One of my first self-cut projects was to replace the little yellow door-opening buttons (see above) with ones that have cleaner edges.

Door Sills

Armed with my trusty Cameo 3, I was ready to tackle the next project: door sills. Kenriko did the hard part, designing a template to cover the front-door sills with cutouts for the “MODEL 3” text. But I wanted two things he didn’t offer: Matrix Black vinyl — Carbon Fiber is more popular, but I like the matrix look better — and red lettering.

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Front Door Sill

I downloaded Kenriko’s template in Adobe Illustrator format. I then made two versions: One just as Kenriko made it for the Matrix Black overlay, and another for the Gloss Dark Red vinyl that covers the full area but is just a bit undersized: about 2mm all around. I exported both in PDF format, opened them in Silhouette Studio, then cut the vinyl. The Matrix Black is quite a bit thicker and tougher than the red vinyl, so I had to run a few tests to get the settings right.

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Rear Door Sill

No, there isn’t normally a door-sill plate on the rear doors. This is a Kenriko “extra”.

What’s Next?

I’ve got at least two more wraps in the works: I want to cover the wood dashboard strip in Matrix Black and portions of the steering wheel in Matte Black, like the center console. I plan to wait for Kenriko to upload templates for these mods, since he does all that work with more care and patience than I’m likely to use. I plan to update this post once I’ve got those done.

 

Red Brake Calipers

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Front Rotor and Caliper

I’ve always liked the look of bright red brake calipers behind good-looking wheels. Even before I got my Tesla Model 3, I knew I wanted red calipers. I researched the options and found these:

  • Unplugged Performance offers a complete replacement for rotors and calipers for $9,000. Beyond my budget.
  • T Sportline in the Los Angeles area will paint them for you for $1,200. Still more than I wanted to pay. And I don’t live near L.A.
  • EVANNEX sells a set of red caliper “covers” for $290. They look okay, but it’s a weird way to get the results. And even still a bit pricey.
  • ForMyTesla.com offers a DIY kit of epoxy paint and decals for $79. Now we’re talking! (Their website is a mess. As of writing this, I could only get there via ForMyMercedes.com since the ForMyTesla.com link wasn’t working at all in my browser. Others don’t seem to have a problem with it however.) Note that if you don’t want the “Tesla” decals, you can buy the exact same kit for 1/2 the price at many places.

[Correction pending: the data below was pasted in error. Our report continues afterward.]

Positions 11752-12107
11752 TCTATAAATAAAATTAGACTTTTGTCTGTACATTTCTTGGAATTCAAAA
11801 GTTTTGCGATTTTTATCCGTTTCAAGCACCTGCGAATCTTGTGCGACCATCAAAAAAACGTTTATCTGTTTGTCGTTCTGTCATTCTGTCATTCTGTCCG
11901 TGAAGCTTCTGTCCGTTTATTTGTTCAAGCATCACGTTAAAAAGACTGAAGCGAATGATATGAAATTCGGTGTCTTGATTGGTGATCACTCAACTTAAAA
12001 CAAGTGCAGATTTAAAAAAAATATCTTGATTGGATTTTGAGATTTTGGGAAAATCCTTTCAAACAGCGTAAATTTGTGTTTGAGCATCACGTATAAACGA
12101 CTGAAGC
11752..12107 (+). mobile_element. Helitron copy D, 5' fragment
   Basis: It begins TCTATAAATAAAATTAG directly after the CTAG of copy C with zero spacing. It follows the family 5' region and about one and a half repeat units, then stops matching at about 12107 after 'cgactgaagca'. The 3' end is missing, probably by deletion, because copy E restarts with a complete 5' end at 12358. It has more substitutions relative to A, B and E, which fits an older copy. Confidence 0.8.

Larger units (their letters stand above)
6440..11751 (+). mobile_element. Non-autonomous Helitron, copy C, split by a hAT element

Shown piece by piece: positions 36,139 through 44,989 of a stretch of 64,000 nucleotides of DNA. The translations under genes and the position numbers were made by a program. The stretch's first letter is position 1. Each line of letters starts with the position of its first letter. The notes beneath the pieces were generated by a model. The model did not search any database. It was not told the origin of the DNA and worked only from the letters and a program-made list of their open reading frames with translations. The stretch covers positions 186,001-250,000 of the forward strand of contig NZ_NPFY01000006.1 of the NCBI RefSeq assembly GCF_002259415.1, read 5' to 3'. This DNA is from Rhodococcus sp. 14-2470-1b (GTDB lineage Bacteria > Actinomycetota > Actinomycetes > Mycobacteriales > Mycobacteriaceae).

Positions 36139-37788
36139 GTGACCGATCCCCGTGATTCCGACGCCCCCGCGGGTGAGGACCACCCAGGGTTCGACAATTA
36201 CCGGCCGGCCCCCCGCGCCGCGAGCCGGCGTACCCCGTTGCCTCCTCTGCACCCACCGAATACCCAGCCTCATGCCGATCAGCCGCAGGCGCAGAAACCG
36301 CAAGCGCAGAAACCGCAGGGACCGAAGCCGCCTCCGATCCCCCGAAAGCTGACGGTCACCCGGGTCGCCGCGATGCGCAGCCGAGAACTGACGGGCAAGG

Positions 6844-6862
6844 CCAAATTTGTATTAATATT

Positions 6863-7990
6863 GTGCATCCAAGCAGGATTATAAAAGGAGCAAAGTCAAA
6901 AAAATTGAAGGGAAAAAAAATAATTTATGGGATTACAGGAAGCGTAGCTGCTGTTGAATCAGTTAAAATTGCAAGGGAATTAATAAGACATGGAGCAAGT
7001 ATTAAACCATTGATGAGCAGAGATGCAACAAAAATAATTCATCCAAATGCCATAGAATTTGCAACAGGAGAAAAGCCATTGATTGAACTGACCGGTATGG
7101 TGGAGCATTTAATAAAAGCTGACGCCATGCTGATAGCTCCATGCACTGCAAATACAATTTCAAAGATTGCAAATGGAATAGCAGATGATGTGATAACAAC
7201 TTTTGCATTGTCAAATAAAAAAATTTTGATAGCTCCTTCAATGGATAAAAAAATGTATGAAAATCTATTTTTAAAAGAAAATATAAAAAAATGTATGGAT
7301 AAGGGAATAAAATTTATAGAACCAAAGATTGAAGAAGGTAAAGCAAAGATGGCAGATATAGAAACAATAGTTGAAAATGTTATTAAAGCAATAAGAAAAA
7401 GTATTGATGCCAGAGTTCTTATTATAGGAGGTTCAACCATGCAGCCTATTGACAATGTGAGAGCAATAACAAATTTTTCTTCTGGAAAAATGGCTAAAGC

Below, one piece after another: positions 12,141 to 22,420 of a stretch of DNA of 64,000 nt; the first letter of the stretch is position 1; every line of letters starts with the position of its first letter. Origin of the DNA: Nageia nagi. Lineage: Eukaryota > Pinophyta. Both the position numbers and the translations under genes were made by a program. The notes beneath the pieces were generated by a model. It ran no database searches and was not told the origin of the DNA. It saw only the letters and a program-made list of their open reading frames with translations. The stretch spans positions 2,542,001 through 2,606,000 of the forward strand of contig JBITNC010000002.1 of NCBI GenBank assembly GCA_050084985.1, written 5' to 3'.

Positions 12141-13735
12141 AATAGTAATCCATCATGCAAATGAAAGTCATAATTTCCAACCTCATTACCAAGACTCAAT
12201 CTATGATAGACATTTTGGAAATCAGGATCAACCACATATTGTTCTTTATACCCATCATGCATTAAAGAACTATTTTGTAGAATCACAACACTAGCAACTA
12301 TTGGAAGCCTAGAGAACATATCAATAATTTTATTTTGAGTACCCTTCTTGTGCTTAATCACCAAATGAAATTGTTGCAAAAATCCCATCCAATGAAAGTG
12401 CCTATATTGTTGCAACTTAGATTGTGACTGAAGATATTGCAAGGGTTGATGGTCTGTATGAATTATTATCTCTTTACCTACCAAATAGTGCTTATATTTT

Needless to say, I went with the least expensive option.

Of course, any project like this is nothing more than an excuse to buy tools, and in this case the tools cost well more than the project itself. In my case, I needed the following to do the project. All but the last were found at the local Harbor Freight store:

Total for the project: $288.18 plus shipping and sales tax. Same price as the EVANNEX option and I end up with (a) better results, and (b) tools I will use in the future.

The jack adapter is very important. There are only four specific points at which you can jack up your Tesla Model 3 unless you want to start removing panels from beneath the car to expose suspension points at which you can support the 2-ton vehicle. Even then, those would be the “unofficial” points at which to lift the car. Plus, without a full lift or jack stands, I prefer not to work underneath a jacked-up car. You might be able to lift the car from one corner high enough to place a jack stand under the other point on the same side, but even then I’d need four jack stands and three more adapters. So I decided to do one wheel at a time.

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Front Wheel

Here are the steps I took:

  • Chocked the wheels on the opposite side.
  • Used the breaker bar to loosen the lug nuts.